Man arrested for suspected of making bombs in village house. Threatened by police to confession the crime or “sue your wife and mother to death”. The whole family were all arrested then.
A 29-year-old man who reportedly worked as a mechanic has been charged again with making explosives after police found a “laboratory” suspected of making explosives at a village house in Sheung Shui. The Fanling Magistrates’ Court has an emergency session at 8 pm tonight to deal with the case. The prosecution says ‘breakthrough’ today as the defendant admits to making powerful explosives DNT at home under caution. However, the defence said, the police arrested the defendant’s wife and other family members today, and said in a video interview with the defendant, “If you don’t confess the crime, we will sue your wife and mother to death”
The court opened at 8:00 pm. but was adjourned for about one and a half hours until about 9:30 pm because the defense counsel had not yet arrived. The prosecution explained to the court at the outset that the reason for the emergency sitting in the evening was because of the “breakthrough” made by the prosecution, in which the defendant admitted that he made powerful explosive DNT at home, under police caution, and reveal the making process and source.
The defendant was detained since yesterday. The prosecution considered the evidence so strong that he should be prosecuted before the 48-hour detention period.
The prosecution revealed that on 14 January, the Police had conducted an operation against explosives making in Sheung Shui and searched the Defendant’s residence at Ng Uk Tsuen on Sha Tau Kok Road and seized seven major chemicals, including 4 bottles of nitric acid, 6 packs of sulphur powder, etc., as well as timers, circuit boards, capacitors, cassette LPG, etc. The defendant was arrested on that day. A leap forward was made when police dug up a red plastic bag containing 100 grams of powdered paste, the powerful explosive DNT, which is capable of making bombs and causing fatal injuries, in a farm field opposite to his residence.
The defence counsel complained that another solicitor had followed up the defendant’s case and had called at 5 pm this afternoon to ask the police whether the case would be arraigned and the police denied it. Later, the legal team learned from the media that the case would be arraigned tonight. They checked with the police again, who avoid the query at first, and only confirm the arraigment later on.
The Defence revealed that police conducted two separate searches today and the day before yesterday. The defendant’s wife, mother, and domestic helper was arrested today. When he demanded to see his lawyer during an interview at 5 pm. He was threatened by the corresponding police officer: “If you don’t confess the crime, we will sue your wife and mother to death!”
The Defence also pointed out that the plastic bag containing the explosives claimed to have been excavated from the Defendant’s residence towards the field was free from mud as shown in the photographs, and that the items suspected to be explosives found at the Defendant’s residence were, in fact, drainage water, sulphur, thinner, etc., and that the so-called “timer” was only a voltage transformer.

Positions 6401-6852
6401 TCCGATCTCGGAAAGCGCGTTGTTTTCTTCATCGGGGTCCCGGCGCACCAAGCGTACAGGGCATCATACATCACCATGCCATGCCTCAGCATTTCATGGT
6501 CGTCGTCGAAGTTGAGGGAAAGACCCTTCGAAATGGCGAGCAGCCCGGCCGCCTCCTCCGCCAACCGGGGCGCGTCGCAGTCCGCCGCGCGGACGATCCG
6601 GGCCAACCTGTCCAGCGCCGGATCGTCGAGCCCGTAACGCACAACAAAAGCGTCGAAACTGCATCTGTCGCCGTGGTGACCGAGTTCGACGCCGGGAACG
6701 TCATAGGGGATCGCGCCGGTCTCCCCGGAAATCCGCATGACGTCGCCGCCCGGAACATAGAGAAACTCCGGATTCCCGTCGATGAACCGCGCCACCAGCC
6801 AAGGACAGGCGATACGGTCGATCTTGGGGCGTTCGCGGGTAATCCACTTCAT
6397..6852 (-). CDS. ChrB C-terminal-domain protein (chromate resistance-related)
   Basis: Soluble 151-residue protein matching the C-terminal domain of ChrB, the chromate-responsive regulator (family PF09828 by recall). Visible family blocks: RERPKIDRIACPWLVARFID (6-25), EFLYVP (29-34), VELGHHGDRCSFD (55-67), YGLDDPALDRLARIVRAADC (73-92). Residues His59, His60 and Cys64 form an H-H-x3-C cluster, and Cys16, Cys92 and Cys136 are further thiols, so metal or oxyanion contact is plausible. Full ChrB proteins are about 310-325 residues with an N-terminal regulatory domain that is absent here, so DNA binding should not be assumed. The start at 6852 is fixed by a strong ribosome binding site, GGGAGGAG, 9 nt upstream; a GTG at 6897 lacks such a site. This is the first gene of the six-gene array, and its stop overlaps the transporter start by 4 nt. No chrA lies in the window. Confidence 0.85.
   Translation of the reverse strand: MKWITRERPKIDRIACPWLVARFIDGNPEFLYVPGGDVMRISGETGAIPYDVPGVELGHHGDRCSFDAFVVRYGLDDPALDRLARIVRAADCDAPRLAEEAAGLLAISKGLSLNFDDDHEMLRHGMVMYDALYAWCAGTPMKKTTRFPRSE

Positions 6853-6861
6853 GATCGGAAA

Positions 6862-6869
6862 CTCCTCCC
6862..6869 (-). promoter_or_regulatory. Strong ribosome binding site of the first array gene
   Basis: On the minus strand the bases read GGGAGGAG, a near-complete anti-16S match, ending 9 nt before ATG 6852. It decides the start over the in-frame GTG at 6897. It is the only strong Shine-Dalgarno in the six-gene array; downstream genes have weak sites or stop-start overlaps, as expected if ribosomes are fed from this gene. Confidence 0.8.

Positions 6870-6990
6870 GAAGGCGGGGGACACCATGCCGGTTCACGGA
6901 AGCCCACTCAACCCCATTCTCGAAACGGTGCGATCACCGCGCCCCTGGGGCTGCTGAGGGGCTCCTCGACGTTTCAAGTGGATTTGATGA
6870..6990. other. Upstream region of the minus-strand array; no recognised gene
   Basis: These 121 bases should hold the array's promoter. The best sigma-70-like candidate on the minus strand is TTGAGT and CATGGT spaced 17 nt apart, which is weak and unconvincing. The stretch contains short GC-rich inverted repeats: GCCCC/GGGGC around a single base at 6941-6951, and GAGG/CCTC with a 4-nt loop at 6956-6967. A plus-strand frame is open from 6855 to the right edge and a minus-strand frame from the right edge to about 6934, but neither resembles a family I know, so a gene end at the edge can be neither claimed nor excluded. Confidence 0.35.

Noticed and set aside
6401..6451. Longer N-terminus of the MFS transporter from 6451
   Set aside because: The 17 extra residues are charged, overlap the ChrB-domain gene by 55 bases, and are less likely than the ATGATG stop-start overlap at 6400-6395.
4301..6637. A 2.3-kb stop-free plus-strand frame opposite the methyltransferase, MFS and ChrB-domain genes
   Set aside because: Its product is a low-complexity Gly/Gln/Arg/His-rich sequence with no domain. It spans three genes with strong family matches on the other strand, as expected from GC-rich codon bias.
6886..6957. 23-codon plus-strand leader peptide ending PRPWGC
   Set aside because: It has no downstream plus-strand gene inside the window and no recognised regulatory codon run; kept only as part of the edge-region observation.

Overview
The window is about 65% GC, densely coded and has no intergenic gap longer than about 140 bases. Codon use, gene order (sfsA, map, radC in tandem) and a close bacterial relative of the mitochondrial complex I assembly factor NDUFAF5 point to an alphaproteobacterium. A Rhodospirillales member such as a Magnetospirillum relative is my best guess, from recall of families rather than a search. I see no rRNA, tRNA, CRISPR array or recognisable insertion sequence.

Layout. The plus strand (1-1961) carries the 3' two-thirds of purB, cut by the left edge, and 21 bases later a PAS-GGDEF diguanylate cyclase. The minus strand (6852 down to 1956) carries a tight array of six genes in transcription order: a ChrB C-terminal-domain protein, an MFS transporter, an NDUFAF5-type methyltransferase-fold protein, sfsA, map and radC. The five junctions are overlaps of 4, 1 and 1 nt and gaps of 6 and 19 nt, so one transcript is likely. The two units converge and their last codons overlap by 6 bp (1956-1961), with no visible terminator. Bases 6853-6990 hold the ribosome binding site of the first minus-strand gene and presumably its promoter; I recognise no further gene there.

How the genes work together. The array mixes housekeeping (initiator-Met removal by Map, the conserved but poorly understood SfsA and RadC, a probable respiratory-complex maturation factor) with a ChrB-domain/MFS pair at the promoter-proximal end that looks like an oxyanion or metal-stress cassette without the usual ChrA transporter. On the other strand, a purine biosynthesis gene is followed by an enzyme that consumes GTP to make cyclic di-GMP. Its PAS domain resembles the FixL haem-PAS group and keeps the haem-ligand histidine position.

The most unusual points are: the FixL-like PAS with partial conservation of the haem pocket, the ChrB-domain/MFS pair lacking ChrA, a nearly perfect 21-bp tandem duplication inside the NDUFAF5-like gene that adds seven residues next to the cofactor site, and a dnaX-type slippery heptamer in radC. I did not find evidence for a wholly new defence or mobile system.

The defendant was alleged to have confessed and mentioned “DNT” in the interview. The Defence argued that it was unusual for the defendant, who only graduated from form 5 Secondary school, to be able to understand “DNT”. Moreover, the testimony was not taken off his own free will, there was “something very disturbing”.
The male defendant (29), who reported as a mechanic, was arrested on 14 January and has been detained since then, before taken to the court. But the charge sheet alleges that he produce the explosives today. Wong was charged with making explosives, commonly known as DNT, on 16 January near Ng Uk Tsuen, Sha Tau Kok Road.
Laws of Hong Kong, Cap. 232A Police (Discipline) Regulations, Part I Section 3 (Disciplinary offences):
(2) The offences against discipline are—
(j) making a statement which is false in a material particular in the course of his duty or in connexion with the discharge by the police force of any of its duties or functions;
Perverting the course of justice is an indictable common law offence. The offence is committed when a person acts or embarks on a course of conduct which has a tendency to, and is intended to, pervert the course of justice (Halsbury’s Laws of England， Vol 11(1) 4th Edition)
Laws of Hong Kong, Cap. 200 Crimes Ordinance, section 24
Certain acts of intimidation prohibited
Any person who threatens any other person—
(a)with any injury to the person, reputation or property of such other person; or
(b)with any injury to the person, reputation or property of any third person, or to the reputation or estate of any deceased person; or
(c)with any illegal act,
with intent in any such case—
(i)to alarm the person so threatened or any other person; or
(ii)to cause the person so threatened or any other person to do any act which he is not legally bound to do; or
(iii)to cause the person so threatened or any other person to omit to do any act which he is legally entitled to do, shall be guilty of an offence. (13 of 1920 s. 2 incorporated)